Financial supply chain management is the financial management tools and techniques a business uses from the time the products or services are produced up until the business is paid for the goods or services. Essentially, financial supply chain management controls the payment for the goods, products or services the company sells to cover its expenses, be profitable and increase its bottom line.
Financial supply chain management requires the business to evaluate each step of the process from the time the product or good is produced. Recognizing that there is a relationship between each of the steps from the time of production to the time of payment allows businesses to manage its supply chain in the most efficient and effective manner. For example, when a buyer of the goods or products does not pay within the 30 day period the company allows, this affects the amount of working capital the company has to pay its expenses, buy the materials to produce more products and cover any other expenses the business may have.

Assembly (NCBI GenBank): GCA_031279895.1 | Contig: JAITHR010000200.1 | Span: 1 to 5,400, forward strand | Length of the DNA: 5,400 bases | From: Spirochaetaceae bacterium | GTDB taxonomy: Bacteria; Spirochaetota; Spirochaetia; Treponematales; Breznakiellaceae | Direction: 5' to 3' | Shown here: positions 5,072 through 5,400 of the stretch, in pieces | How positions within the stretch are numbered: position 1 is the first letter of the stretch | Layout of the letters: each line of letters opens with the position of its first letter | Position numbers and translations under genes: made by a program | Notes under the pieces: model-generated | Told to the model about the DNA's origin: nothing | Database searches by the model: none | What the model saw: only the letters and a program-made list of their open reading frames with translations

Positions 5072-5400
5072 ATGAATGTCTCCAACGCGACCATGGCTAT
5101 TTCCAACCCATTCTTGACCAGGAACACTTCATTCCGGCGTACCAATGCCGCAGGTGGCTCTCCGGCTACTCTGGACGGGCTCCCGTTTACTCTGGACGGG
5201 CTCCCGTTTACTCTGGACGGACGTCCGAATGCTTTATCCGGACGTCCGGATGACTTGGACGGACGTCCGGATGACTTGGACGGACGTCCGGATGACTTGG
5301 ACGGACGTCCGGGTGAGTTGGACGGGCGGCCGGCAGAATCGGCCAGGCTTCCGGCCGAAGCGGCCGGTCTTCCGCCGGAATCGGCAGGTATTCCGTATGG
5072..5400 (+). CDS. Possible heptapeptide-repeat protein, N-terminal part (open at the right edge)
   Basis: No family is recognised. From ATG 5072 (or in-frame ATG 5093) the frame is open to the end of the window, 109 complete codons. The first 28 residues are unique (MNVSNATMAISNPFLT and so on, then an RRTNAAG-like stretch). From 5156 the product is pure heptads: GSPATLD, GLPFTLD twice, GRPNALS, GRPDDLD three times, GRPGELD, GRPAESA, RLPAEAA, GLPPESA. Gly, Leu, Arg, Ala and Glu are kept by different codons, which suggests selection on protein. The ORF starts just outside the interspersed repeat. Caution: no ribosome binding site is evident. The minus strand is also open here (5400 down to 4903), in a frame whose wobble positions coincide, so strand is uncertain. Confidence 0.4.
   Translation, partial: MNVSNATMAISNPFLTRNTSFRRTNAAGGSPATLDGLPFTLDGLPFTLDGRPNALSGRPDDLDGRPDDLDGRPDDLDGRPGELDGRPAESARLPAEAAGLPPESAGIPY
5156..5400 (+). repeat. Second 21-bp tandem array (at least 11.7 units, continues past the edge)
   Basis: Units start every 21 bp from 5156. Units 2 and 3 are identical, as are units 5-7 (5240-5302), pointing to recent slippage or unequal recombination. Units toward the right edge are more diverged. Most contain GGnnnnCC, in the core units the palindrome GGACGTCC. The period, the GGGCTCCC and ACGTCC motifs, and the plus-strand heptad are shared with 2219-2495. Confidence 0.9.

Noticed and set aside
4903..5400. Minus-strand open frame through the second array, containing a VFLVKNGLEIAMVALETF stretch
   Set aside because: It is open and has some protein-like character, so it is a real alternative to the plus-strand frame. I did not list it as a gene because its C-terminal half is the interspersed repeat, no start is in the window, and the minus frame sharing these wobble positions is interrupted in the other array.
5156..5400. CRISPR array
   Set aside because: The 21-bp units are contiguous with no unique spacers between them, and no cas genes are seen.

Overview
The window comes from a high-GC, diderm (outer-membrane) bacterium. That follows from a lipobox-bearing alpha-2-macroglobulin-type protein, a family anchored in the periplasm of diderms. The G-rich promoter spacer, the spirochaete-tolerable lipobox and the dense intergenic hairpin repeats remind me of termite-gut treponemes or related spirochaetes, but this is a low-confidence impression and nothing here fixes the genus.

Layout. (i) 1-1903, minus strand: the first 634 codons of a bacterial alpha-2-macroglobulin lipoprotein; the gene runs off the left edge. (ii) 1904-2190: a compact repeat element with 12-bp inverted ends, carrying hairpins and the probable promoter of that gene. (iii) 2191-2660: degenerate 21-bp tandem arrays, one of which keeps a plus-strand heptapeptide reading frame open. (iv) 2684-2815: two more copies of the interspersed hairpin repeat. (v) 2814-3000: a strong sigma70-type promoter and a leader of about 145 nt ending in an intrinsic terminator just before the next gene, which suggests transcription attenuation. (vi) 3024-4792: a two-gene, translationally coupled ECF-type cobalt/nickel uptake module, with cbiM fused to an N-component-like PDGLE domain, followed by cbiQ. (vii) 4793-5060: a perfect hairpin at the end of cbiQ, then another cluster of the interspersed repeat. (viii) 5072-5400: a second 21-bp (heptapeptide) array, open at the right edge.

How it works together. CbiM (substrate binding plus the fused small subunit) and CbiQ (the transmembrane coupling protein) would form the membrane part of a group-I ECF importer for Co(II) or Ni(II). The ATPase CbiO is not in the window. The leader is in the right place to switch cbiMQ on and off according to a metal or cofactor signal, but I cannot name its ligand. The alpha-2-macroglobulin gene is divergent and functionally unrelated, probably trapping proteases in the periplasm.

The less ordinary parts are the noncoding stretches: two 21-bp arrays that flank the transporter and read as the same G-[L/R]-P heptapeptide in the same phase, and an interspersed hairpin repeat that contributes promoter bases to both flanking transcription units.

Evaluating what the financial supply chain management is for the business allows the managers or the owners to determine ways to better manage the supply chain. Essentially, this means producing and selling more goods, while shortening the time from sales to payment from its clients. Financial supply chain management also includes cutting out or adding steps to the process that simultaneously shortens the time period from the sale to the payment step of the process.
The financial supply chain works on the other side of the business, which is the pre-production period. The business should evaluate the suppliers it is buying its raw materials from or any goods it needs to produce the products the business sells. If there are ways to cut costs or shorten delivery time of the raw materials to the business producing the products, this too involves the financial supply chain management of the business.
If the business can cut costs or shorten time periods on the front end, then the business can also control the costs and time during production. For example, if the business receives the raw materials it needs to produce its product faster or in greater quantities, then it can sell the products faster too. These items may sit in inventory so that there is no delay in shipping when an order is received, or production begins as soon as an order is received. All of this eventually leads to better management of delivering produced goods to the end users and collecting the payments from these buyers.